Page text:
CORAL SPRINGS, FL – If things were normal right now, Diane Gonzalez Simpson would be busy doing taxes for dozens of clients across the country.

Instead, the Coral Springs CPA (and former City Commission candidate) is spending a good chunk of her day making face masks for anyone who needs them to prevent the spread of coronavirus (COVID 19).

Simpson, 57, is doing it not to make a profit, but to address “the numbers” – the more people who wear masks in public places, the fewer people will get sick.

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“It’s fifth-grade math that you can plot on a chart,” she said. “The best way to keep the hospital staff safe is not to bombard them with sick, hyper-infectious people.”

She’s joined a growing volunteer army of professionals who know how to sew and want to give back to their communities by mass-producing masks for people who need them. Across the nation, including Coral Springs, people who are out of work or have extra time are dusting off old sewing machines, buying up fabric, and working into the night to stitch together masks for hospital, grocery store, and other front-line workers.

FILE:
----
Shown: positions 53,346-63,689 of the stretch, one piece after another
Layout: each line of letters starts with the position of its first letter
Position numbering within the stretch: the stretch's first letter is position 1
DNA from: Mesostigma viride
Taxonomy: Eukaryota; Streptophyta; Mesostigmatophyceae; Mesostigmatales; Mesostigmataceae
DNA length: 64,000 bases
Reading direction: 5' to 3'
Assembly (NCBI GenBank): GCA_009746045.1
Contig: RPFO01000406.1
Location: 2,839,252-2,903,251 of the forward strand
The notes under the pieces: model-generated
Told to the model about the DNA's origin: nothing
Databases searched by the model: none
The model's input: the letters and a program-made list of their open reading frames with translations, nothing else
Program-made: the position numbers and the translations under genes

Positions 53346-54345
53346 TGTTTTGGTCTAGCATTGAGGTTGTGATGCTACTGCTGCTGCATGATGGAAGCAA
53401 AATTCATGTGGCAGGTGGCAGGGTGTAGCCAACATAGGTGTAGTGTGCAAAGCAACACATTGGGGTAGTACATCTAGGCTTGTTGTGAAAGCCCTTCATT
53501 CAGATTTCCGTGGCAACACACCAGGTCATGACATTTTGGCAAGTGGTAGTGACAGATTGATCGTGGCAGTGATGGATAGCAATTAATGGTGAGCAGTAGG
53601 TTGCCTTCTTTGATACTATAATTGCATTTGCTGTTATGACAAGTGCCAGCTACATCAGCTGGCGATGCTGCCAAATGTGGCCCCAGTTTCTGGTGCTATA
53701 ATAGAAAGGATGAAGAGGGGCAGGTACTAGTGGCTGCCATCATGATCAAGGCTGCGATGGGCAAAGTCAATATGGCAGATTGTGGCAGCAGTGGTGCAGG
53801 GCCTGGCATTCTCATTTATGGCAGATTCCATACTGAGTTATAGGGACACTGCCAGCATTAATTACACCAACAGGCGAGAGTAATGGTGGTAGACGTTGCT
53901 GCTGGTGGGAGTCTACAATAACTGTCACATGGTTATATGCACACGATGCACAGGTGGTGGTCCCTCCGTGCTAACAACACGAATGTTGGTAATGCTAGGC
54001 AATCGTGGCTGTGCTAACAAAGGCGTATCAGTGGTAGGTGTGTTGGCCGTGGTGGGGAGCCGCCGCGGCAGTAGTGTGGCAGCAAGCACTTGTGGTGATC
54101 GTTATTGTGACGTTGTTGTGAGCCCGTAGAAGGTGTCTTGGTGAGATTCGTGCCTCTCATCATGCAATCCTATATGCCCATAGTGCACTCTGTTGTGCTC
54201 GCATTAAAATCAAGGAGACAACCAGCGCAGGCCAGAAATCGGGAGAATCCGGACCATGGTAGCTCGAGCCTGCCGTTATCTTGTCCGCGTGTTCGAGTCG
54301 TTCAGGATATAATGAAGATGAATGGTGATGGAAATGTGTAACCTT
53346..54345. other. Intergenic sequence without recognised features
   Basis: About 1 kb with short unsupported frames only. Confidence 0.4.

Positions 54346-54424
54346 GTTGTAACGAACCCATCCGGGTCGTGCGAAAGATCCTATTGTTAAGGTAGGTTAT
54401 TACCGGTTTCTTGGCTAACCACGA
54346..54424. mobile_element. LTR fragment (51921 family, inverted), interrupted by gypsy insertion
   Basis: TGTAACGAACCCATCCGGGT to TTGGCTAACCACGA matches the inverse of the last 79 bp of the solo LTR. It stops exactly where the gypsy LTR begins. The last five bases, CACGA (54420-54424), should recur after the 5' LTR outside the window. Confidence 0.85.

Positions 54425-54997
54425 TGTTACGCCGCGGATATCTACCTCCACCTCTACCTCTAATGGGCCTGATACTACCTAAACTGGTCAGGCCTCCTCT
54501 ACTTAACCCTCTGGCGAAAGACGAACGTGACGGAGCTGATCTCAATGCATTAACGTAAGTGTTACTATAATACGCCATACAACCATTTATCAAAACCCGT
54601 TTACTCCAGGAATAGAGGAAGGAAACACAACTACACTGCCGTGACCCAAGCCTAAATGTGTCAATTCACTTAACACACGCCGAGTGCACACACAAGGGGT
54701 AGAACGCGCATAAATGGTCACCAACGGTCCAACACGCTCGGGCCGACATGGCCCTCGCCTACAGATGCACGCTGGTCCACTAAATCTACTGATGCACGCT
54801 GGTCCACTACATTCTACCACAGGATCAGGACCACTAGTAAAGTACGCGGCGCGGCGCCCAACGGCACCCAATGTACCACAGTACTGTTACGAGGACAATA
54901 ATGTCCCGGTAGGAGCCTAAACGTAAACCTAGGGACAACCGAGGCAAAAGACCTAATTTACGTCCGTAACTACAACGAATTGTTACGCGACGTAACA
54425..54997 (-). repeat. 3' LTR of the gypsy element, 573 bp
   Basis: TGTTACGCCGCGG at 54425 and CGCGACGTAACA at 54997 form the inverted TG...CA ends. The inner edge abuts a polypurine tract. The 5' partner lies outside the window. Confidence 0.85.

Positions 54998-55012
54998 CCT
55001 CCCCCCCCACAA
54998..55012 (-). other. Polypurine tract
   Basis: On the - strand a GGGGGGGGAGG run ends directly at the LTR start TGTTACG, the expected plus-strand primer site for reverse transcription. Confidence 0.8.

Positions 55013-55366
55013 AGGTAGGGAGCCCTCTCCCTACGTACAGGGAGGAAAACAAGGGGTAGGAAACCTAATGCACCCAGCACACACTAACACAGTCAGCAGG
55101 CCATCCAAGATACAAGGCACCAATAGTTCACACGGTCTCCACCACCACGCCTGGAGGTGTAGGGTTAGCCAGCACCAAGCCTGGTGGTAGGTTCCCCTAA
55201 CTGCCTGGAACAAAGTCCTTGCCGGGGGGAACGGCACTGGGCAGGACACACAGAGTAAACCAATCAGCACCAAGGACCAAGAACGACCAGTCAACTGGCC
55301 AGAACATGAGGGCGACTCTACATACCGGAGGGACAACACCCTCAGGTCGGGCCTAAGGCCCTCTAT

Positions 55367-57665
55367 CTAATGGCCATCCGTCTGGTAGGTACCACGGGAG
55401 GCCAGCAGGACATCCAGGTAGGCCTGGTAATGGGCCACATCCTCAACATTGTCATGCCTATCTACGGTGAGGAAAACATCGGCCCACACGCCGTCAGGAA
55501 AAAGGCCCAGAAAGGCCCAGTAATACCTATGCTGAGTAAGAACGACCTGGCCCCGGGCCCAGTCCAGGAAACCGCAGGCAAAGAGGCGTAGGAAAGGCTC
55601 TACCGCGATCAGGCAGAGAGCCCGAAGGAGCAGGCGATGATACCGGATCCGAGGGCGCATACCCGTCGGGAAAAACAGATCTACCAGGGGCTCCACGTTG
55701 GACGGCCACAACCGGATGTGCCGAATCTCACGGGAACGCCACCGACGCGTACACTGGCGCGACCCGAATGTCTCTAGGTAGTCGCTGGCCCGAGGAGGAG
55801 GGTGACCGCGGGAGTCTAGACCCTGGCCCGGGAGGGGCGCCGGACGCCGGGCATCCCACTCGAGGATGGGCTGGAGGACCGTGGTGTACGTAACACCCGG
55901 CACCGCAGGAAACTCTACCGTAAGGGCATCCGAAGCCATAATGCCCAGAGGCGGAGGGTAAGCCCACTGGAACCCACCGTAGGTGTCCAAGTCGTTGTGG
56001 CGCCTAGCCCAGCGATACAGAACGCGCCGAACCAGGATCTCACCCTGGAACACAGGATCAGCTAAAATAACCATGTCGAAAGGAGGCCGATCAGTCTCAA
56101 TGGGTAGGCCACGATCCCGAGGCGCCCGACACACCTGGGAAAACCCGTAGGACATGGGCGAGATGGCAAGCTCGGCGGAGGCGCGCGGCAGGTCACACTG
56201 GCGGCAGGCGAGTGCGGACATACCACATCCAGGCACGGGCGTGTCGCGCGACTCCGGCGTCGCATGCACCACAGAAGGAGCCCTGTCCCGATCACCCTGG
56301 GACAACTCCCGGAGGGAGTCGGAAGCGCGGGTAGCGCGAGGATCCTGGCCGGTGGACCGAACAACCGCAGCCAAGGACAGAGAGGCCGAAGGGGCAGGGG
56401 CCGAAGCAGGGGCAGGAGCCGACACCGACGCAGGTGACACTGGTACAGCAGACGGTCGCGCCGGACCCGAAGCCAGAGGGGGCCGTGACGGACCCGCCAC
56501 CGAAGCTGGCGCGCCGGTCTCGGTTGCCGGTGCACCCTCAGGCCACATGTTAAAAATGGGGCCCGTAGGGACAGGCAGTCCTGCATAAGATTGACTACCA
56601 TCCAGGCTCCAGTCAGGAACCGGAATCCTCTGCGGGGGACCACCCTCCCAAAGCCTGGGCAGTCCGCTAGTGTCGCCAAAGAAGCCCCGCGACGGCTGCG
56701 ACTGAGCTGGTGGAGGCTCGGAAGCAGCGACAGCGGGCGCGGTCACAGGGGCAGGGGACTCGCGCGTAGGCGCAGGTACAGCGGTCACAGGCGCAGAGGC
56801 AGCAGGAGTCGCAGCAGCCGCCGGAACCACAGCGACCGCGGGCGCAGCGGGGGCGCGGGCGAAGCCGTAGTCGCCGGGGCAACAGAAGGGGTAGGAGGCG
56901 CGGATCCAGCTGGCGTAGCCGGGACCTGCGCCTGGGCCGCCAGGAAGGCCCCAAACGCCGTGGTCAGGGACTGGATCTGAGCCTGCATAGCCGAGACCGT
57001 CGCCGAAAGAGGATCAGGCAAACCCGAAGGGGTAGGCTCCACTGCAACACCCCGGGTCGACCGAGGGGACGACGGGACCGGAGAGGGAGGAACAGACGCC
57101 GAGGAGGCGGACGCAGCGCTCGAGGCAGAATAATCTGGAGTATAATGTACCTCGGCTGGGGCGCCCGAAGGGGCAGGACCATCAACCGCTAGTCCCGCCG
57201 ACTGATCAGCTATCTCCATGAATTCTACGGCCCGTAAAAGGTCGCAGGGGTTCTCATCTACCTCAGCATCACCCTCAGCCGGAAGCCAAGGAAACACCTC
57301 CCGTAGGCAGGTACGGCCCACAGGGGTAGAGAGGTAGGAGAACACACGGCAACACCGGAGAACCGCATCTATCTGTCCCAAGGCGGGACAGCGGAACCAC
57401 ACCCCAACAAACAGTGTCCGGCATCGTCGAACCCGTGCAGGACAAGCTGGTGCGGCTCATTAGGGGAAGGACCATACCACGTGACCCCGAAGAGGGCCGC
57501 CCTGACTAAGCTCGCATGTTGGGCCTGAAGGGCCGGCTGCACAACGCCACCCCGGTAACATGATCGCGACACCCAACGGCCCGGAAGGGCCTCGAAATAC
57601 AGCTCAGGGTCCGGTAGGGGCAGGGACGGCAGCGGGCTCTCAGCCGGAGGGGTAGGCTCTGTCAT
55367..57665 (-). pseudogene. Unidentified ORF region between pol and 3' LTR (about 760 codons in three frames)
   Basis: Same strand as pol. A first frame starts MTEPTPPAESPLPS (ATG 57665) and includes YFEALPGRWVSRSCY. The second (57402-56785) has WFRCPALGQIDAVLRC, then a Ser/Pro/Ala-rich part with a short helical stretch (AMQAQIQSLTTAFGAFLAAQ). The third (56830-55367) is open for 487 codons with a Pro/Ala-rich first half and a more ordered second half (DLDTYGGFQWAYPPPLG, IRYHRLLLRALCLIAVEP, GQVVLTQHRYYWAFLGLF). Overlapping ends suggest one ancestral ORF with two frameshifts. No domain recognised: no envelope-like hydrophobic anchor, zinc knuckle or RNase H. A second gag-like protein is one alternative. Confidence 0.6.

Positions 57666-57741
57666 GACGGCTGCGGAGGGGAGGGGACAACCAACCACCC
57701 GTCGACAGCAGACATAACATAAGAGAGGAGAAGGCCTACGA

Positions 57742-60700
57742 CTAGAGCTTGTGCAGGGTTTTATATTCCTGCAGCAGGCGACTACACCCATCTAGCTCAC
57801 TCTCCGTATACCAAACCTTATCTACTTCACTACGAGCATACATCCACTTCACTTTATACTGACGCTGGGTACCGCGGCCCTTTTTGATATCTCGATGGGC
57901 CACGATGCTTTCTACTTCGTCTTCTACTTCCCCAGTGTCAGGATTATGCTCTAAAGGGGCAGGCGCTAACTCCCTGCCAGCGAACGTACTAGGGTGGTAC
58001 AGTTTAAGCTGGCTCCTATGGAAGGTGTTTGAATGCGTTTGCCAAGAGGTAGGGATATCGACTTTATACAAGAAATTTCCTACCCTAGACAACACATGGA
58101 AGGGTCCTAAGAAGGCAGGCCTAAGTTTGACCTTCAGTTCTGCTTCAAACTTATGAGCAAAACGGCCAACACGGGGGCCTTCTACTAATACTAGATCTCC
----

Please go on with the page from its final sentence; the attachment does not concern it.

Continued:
(Click here to read a profile of Coral Springs resident, Kyra Poulos, who, too, has made hundreds of masks for those in need).

Simpson said she has donated masks to nonprofit employees serving food to hungry strangers, including Gateway Food Pantry at Royal Palm Christian Church in Coral Springs. She said she has also given them away to cashiers at grocery stores like ALDI who had no protection from facing hundreds of shoppers a day.

Producing masks is a simple home operation she started with her husband, Ron, weeks before masks were required to be worn in public.

In between serving her accounting clients, she and Ron, along with her church friend, spend about four hours a day making 50 or so masks. So far, they’ve made about 1,000 masks and sold them for $3-$5 each.

“I started doing it because it just felt like the right thing to do,” she said.

Simpson learned to sew some 15 years ago during the time her daughters were active in Girl Scouts. Until the coronavirus outbreak, she hadn’t touched a sewing machine in years.

Now is the time, she said, for others who know how to sew to do their civic duty and make masks for friends and neighbors. She’s no stranger to public service, working as a volunteer at Gateway Food Pantry and other organizations, as well as running unsuccessfully twice for Coral Springs City Commission.

She said she’ll continue making the masks until it’s no longer necessary to wear them in public.

“We’ll keep helping people for as long as it takes,” she said.

If interested in ordering masks, contact Simpson at:


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